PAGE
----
Radiation shielding is an obstacle in long duration space exploration. Boron Nitride Nanotubes (BNNTs) have attracted attention as an additive to radiation shielding material due to B10’s large neutron capture cross section. The B10 has an effective neutron capture cross section suitable for low energy neutrons ranging from 10-5 to 104 eV and hydrogen is effective at slowing down high energy neutrons. Hydrogenated BNNTs are potentially an ideal nanofiller for radiation shielding composites. We use Molecular Dynamics (MD) Simulation via Material Studios Accelrys 6.0 to model the Young’s Modulus of Hydrogenated BNNTs. An extrapolation technique was employed to determine the Young’s Modulus due to the deformation of the nanostructure at its theoretical density. A linear regression was used to extrapolate the data to the theoretical density of 2.62g/cm3. Simulation data shows that the hydrogenated BNNTs will experience a 11% decrease in the Young’s Modulus for (6,6) BNNTs and 8.5% decrease for (8,8) BNNTs compared to non-hydrogenated BNNT’s. Hydrogenated BNNTs are a viable option as a nanofiller for radiation shielding nanocomposite materials for long range and long duration space exploration.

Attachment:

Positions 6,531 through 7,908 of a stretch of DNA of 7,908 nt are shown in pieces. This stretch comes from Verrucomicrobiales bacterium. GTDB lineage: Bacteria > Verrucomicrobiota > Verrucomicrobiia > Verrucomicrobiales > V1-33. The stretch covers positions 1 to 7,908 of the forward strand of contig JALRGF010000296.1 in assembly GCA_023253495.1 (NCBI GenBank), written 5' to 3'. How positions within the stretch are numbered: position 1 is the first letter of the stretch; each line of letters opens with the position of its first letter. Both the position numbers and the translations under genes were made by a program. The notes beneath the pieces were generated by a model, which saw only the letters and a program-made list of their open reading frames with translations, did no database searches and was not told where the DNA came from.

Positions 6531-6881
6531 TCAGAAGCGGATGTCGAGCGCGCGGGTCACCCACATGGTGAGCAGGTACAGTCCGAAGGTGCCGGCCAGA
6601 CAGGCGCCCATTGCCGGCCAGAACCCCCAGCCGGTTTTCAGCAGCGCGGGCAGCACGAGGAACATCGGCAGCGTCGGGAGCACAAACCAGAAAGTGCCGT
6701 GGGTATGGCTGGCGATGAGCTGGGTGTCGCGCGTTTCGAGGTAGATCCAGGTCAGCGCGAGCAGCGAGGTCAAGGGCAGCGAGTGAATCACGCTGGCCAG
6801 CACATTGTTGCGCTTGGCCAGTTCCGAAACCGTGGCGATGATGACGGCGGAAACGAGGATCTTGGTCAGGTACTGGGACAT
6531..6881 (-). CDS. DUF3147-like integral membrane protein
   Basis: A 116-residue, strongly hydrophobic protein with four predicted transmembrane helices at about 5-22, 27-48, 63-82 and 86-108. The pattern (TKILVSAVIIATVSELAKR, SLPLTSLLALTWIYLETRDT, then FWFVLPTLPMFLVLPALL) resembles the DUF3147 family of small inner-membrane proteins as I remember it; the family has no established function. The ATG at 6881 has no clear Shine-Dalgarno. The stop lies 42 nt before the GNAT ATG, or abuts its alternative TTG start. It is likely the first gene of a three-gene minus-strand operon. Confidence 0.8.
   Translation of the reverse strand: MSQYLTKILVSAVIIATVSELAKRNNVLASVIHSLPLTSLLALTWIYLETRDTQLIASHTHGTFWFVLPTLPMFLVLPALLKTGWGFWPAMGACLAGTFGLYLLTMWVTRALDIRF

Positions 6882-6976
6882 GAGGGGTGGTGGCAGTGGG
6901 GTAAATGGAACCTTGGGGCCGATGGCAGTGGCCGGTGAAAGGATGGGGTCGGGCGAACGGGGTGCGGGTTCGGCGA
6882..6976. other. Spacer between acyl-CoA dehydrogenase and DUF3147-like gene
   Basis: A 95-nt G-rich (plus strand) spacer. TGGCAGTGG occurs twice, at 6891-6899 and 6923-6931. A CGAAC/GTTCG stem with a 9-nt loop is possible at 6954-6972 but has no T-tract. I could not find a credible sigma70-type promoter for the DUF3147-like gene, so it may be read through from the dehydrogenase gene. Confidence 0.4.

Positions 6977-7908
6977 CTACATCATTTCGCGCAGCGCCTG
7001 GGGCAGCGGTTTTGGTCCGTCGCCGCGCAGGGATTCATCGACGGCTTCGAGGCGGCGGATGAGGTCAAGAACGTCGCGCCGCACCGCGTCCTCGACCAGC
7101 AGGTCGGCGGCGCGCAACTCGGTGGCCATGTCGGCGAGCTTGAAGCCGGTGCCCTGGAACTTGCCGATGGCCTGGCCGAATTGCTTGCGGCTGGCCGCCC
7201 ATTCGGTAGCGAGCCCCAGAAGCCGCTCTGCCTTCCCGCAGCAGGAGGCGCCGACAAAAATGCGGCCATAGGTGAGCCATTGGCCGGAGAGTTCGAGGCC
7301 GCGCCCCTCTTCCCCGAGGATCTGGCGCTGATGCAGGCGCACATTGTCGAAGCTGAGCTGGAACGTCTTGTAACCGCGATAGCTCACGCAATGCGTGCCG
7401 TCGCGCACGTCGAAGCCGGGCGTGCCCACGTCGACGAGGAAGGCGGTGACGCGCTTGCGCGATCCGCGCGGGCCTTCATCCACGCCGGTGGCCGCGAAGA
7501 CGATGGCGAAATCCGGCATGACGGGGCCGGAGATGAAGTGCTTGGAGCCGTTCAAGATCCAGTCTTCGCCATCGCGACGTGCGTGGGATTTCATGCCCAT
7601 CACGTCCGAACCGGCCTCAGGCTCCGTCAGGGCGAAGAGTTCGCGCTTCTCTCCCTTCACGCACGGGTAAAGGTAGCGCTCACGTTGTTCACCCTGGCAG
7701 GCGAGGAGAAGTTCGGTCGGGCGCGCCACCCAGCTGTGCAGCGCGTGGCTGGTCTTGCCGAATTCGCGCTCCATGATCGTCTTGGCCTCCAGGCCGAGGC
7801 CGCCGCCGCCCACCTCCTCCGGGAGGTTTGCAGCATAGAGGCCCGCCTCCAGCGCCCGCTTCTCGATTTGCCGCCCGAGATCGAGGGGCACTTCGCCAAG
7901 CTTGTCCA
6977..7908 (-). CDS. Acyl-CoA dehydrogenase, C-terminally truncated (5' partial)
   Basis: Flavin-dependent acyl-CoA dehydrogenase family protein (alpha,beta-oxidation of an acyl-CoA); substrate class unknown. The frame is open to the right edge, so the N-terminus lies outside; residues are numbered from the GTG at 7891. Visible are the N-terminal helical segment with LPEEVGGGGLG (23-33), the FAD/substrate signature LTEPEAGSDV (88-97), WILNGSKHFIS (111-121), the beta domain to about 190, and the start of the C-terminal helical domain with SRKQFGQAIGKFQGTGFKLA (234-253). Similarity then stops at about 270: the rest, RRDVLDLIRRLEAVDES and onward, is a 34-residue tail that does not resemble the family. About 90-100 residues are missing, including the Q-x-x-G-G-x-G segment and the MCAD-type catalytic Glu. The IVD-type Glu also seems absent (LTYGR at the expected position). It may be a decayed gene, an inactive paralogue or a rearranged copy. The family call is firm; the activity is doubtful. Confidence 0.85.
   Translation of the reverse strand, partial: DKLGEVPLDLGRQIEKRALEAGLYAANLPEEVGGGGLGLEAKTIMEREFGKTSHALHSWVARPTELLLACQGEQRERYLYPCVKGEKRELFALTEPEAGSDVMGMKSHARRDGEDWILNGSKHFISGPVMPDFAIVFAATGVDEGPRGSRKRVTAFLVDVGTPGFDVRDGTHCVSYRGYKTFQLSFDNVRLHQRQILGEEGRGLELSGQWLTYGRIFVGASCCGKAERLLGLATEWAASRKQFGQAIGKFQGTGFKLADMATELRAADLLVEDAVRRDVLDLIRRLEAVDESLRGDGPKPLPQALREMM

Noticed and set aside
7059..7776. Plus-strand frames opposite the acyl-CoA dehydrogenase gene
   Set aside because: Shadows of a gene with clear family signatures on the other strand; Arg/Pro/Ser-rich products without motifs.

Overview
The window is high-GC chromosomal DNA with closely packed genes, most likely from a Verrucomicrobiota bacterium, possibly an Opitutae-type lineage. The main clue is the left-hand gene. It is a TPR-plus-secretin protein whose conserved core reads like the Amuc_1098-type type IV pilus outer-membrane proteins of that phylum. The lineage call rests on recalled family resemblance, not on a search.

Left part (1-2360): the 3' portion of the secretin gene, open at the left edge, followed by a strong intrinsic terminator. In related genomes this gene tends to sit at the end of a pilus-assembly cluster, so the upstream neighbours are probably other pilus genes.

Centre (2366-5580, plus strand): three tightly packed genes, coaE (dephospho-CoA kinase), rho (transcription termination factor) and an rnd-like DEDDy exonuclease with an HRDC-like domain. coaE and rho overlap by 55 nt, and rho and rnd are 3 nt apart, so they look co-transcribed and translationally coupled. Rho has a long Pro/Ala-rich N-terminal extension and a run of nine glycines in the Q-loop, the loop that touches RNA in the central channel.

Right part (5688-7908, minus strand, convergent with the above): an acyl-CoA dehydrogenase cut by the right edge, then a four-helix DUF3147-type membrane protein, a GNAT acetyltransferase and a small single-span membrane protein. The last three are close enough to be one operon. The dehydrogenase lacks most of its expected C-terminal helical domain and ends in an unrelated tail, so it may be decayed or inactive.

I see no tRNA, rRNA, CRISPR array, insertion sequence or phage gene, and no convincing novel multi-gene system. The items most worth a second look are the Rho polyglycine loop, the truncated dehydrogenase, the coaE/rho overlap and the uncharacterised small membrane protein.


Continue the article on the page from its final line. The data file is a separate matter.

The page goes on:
Keywords: Boron Nitride Nanotube, Radiation Shielding, Young Modulus, Atomistic Modeling.